E-Cigarettes: Shift in Nicotine and Tobacco Usage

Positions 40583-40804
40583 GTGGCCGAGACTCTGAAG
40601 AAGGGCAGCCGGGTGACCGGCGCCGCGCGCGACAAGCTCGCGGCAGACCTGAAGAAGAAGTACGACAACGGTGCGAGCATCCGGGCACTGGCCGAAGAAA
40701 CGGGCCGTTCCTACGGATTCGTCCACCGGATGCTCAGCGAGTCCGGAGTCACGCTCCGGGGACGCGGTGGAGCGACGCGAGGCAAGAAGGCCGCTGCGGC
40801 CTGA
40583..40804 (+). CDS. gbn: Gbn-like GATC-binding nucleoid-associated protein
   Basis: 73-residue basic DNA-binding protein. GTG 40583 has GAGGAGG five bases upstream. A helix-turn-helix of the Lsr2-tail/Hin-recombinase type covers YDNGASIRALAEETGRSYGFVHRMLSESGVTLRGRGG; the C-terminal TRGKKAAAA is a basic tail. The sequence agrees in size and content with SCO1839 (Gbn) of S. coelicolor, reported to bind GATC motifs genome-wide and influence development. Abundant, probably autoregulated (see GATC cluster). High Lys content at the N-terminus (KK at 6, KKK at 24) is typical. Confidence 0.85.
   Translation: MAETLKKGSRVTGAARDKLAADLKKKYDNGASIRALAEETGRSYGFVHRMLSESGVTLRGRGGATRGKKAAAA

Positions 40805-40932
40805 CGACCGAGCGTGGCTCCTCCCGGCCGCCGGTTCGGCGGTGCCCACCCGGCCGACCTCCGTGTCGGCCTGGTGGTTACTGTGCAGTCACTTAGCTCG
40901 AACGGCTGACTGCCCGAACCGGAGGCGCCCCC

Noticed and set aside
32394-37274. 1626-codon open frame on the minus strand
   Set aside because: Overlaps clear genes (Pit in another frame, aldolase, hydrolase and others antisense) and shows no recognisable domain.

Transcipt Below